These ceremonies are important to us. They allow us to maintain meaningful connections with one another and at the same time help our team members to connect then disconnect back to their everyday activities.  

3. Build around a ‘team first’ culture


The way our team works is organized around the importance of the team. There is a positive bias towards team over individual productivity.

Specifically in engineering, we encourage putting code reviews first and getting reviews done in a timely way. There are a couple of ways we positively encourage this:

  • Asks: We specifically bake in asking for requests as part of the daily standup. Engineers are encouraged to ask for reviews.
  • Slack notifications: We have a channel on slack which notifies the team when a new code review is up (including tagging the requested reviewer), which prompts developers to jump in and review the code. You can set this up easily with the Github integration for Slack (see instructions here; and quick tip, add the keyword `reviews` to the end of your slash command like `/github subscribe YourOrgName/repo-name reviews` to get updates on reviews as well, which aren’t included by default!)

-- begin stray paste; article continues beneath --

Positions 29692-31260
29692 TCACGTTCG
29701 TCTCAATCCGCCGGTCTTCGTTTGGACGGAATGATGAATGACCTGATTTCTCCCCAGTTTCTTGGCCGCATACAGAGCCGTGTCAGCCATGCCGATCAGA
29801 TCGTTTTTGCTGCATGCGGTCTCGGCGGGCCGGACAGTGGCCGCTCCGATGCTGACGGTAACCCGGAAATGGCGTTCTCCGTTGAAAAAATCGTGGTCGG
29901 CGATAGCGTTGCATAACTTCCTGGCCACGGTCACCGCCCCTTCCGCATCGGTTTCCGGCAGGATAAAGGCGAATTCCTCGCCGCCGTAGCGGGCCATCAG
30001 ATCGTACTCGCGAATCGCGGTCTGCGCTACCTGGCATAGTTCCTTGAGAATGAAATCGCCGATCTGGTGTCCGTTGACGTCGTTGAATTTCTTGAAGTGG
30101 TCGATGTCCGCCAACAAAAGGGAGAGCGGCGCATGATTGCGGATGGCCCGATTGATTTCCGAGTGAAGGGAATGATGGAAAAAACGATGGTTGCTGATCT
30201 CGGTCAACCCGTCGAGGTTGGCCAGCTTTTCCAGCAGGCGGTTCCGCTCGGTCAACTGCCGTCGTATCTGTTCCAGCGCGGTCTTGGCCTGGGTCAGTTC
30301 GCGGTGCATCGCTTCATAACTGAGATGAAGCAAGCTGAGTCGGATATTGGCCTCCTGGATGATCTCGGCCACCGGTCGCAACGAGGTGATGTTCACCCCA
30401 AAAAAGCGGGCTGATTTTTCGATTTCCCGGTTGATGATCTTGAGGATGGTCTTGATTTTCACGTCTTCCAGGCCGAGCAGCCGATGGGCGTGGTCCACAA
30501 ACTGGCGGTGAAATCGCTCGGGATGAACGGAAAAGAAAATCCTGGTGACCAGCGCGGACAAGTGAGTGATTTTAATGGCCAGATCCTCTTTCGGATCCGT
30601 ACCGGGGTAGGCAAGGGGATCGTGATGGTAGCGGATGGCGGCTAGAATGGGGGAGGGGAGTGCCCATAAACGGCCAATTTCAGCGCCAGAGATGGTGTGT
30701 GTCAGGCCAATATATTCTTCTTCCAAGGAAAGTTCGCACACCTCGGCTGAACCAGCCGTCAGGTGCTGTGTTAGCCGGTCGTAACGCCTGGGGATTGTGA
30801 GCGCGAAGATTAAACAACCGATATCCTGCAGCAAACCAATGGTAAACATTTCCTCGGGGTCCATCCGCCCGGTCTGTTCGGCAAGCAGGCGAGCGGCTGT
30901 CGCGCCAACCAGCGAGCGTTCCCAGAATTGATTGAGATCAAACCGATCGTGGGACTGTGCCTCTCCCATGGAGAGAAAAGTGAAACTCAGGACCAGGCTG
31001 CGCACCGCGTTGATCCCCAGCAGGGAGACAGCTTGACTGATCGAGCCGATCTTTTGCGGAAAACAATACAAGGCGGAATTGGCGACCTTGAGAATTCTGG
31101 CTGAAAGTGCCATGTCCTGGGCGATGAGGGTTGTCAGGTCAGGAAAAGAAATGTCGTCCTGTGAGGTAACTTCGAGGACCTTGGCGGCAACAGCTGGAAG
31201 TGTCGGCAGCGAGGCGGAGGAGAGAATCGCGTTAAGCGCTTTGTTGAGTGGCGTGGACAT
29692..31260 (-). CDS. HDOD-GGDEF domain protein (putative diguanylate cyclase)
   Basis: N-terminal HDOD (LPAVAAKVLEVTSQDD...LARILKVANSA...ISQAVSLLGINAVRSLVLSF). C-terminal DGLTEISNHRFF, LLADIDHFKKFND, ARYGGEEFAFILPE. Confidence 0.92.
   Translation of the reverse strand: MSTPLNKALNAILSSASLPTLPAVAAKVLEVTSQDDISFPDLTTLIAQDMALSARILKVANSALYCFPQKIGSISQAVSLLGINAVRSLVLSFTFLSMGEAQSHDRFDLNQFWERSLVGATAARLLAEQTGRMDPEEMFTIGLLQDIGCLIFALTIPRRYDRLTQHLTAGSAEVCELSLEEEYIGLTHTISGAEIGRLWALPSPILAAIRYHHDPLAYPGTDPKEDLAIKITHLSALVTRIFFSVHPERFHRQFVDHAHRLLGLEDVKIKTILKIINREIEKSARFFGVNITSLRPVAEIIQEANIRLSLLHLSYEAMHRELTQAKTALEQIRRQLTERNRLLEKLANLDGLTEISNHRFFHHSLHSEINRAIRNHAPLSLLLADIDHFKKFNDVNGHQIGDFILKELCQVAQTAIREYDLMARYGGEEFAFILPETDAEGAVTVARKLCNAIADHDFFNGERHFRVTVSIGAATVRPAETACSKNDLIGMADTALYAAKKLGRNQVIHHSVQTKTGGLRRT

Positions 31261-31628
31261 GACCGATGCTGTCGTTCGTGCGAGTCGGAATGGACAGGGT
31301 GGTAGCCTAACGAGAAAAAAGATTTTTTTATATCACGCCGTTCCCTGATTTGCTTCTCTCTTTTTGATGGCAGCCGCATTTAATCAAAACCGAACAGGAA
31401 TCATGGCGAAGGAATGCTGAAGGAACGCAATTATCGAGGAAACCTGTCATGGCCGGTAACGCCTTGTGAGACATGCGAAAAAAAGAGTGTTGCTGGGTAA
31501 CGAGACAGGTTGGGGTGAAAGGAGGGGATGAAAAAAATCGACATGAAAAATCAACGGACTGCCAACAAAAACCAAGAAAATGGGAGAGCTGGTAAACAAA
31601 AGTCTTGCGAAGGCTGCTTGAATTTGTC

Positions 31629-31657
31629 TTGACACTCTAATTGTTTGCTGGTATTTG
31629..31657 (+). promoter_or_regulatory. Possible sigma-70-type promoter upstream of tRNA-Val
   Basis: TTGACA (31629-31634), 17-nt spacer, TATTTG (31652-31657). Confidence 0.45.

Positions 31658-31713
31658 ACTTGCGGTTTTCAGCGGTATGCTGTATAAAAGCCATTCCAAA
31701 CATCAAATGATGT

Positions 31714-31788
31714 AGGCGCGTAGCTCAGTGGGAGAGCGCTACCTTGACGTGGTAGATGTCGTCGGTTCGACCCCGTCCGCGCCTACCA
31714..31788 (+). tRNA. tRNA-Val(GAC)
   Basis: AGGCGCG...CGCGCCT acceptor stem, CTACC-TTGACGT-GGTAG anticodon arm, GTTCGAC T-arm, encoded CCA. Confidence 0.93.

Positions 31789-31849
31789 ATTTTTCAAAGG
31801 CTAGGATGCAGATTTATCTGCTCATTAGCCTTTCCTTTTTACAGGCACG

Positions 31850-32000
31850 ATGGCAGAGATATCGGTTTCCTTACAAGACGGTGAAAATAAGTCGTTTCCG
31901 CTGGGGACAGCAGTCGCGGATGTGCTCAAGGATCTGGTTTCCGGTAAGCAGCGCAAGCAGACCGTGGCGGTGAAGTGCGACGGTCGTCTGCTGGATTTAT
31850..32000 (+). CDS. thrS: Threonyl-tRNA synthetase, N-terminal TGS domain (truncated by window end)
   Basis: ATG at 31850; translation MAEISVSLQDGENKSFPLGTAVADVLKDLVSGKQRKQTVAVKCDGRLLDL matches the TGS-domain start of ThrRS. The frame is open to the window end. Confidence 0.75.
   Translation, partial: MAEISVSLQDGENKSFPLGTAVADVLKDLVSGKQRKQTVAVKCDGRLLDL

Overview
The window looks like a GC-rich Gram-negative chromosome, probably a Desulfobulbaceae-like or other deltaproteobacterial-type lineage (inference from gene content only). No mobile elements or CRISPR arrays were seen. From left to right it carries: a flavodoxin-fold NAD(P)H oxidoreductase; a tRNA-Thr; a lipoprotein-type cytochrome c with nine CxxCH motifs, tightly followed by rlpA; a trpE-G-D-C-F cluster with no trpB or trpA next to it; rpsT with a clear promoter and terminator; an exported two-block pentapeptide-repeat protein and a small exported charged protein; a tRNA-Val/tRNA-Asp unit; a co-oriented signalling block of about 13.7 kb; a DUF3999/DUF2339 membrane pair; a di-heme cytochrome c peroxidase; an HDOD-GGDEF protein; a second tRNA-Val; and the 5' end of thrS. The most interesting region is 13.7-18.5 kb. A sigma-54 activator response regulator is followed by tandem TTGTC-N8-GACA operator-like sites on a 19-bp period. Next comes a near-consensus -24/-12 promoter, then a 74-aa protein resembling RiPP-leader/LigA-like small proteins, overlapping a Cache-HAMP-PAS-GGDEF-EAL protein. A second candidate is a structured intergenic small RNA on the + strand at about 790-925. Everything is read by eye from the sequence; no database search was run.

• Measure review wait time: We monitor review wait time as a team and regularly discuss how we can improve. We use our own product Multitudes to do this! For example, our median review wait time has been consistently under 1 hour for the past several months.

These norms encourage putting reviews first. As a result, most PRs are reviewed quickly within under an hour.

A screenshot of Multitudes and our review wait time
Automated slack messages to notify the team that a PR is ready

These tools and practices help us foster a culture of putting the team first in our daily work. It helps us prioritize unblocking teammates and focus on making ourselves into a 10x team as opposed to a 10x developer, even when we might be dialing in from all around the world! 

For more great discussion on the 10x team, check out our CEO Lauren’s talk “Forget the 10x developer — focus on the 10x team”.

James Won
James Won
Frontend Developer